At Goldsmith, we are graphic designers and technologists...
At Goldsmith, our Design Technology curriculum develops pupils’ aspirations as a result of our carefully planned subject knowledge, skills and vocabulary; pupils build successfully on prior knowledge and revisit skills, year on year. The DT curriculum promotes curiosity and real-life applications of skills. We hook all our DT teaching, using a real-life design brief for consumers, enabling pupils to engage with the skills and qualities of a graphic designer or civil engineer.
Curriculum Milestones and Threshold Concepts for each year group are crafted to ensure progression and repetition in terms of embedding key skills and knowledge. The DT curriculum has been designed to follow the process: ‘Design - Make - Evaluate’. DT is purposefully threaded through our ASPIRE themes where applicable. Knowledge organisers identify key knowledge and questions that drive thinking. Inspirational, real-life role models within industry - past and present - are promoted throughout each DT project to encourage pupils to ‘ASPIRE’.
EYFS: ‘Expressive Arts and Design’ goals map out the learning for EYFS and detail the creative, imaginative and expressive aims for the children. These are covered predominantly thematically.
In KS1 & 2, we follow a half-termly programme of study throughout our school with an overarching theme that is then split into different topics for each of the year groups. Throughout the academic year, our planning addresses the threshold concepts set out for the DT curriculum. Our ‘Winter Toy Shop’’ theme covers the majority of DT skills in each specific year group, alongside cross-curricular opportunities in other themes such as ‘Historical Detectives 1 and 2’ and ‘What a Wonderful World’.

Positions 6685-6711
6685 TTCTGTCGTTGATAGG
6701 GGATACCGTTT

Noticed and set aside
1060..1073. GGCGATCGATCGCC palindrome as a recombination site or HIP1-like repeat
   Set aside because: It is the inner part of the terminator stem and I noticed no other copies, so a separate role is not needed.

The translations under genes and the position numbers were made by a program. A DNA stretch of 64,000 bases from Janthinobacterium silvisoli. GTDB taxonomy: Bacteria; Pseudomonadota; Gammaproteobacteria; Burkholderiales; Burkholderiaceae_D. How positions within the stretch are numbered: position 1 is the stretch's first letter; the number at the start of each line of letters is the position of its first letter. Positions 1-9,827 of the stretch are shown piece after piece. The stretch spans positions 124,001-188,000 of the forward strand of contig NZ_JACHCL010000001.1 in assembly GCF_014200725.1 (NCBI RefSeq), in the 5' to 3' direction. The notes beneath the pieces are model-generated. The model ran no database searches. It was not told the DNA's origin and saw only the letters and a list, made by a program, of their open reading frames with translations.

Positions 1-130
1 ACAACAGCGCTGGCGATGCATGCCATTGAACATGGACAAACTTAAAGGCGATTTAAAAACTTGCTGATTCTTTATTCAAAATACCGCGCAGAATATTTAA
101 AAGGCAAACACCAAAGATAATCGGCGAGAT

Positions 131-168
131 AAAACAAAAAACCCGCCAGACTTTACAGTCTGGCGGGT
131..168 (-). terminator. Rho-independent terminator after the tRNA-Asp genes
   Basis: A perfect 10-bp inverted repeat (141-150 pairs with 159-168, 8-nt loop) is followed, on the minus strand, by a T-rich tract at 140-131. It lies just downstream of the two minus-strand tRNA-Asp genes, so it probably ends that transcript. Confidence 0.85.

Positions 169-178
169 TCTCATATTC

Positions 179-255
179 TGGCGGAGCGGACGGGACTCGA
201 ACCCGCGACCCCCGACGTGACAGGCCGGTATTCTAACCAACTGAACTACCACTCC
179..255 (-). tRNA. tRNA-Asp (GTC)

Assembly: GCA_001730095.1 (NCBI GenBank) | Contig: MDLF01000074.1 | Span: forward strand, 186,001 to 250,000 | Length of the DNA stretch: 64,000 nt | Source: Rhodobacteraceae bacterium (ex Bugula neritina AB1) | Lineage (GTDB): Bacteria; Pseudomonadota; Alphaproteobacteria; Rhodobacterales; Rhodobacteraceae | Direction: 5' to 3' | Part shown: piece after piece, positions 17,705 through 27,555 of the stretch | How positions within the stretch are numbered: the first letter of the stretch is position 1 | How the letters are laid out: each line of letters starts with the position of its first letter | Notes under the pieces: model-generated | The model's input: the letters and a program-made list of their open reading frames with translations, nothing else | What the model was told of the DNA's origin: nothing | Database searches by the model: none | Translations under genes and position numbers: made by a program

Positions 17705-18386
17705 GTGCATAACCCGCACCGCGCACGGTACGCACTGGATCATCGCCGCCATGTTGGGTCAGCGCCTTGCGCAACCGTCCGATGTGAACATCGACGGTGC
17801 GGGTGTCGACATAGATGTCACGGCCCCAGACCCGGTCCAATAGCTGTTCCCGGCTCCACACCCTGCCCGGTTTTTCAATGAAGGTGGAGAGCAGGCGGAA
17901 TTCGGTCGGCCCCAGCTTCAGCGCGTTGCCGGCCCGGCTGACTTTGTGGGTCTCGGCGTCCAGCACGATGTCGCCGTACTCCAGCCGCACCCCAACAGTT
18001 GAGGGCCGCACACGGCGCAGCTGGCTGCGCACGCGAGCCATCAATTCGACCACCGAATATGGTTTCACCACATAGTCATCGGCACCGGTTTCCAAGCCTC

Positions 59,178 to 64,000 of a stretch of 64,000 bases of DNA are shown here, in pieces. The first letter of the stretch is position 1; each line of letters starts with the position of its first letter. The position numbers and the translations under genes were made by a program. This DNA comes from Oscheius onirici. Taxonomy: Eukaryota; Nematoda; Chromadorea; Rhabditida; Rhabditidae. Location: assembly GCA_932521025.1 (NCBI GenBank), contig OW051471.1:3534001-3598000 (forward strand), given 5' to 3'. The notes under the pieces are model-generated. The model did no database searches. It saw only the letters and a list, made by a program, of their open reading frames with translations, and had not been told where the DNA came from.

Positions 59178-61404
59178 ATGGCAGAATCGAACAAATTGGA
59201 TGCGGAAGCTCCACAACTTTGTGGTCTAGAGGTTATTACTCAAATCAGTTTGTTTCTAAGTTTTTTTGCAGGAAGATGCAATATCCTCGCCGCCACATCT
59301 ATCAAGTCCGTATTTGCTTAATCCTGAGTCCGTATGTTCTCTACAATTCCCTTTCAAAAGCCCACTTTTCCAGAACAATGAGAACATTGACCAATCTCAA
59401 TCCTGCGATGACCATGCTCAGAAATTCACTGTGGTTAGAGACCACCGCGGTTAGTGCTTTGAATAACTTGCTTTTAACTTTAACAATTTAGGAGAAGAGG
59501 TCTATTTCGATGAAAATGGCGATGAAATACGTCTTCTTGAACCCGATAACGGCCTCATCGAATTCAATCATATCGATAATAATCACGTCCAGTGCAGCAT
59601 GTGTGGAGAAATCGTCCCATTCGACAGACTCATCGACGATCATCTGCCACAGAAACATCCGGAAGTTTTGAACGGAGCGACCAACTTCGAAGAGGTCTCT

Theme is taught to the value of 3 afternoon sessions per week (Afternoons are split into 2 main sessions) with other cross-curricular opportunities being planned for within this time. DT will be taught within this time-frame.
EYFS - Expressive content is covered thematically and taught through direct teaching, continuous provision and theme days which could include educational visits.
KS1 & KS2 - Design Technology is taught on rotation through our theme lessons. We use the WAT ASPIRE values in each lesson encouraging the children to actively and openly use the language and skills embedded within this. All units follow: ‘Design - Make - Evaluate’ structures. Lessons are taught following a model and practise approach.
Teachers will assess during lessons through active use of AfL. Children will use our ASPIRE values of self quizzing and giving and receiving feedback during the ‘design’ and ‘evaluate’ stages of DT units. This will allow our children to analyse their own products, other children's products as well as the designs and structures developed by notable people in the field.
Children will be able to verbally discuss the DT skills that have been used to create their final product and discuss the reasons for their design or where inspiration for the product has been taken from. As we move further through school, answers will be more elaborate, key vocabulary used, key techniques referenced and links to prior learning made. This can be supported by evidence within Class Journals in either photographic or video forms. .
The knowledge performance indicator can be used to ensure assessment is consistent and meets the requirements for each year group. Evidence would also be found in Class Journals and knowledge gained clear through pupil voice conversations.
Following teaching, any gaps in knowledge can be identified and addressed through #feedforward and also during smart starts, morning activities or research based home learning (in KS2).
The practical nature of this subject allows for a majority of children to access the learning within each lesson. Where equipment modification is needed then this will be planned for and if written work or analysis is required then teachers ensure the appropriate scaffolding is in place. If a parallel activity is needed, then digital activities (including the use of iPads) may be used to modify the task so that pupils can achieve the same learning objective. An accurate assessment of a child’s ability should not be limited to their written recordings and some compensation should be given for verbal conversations.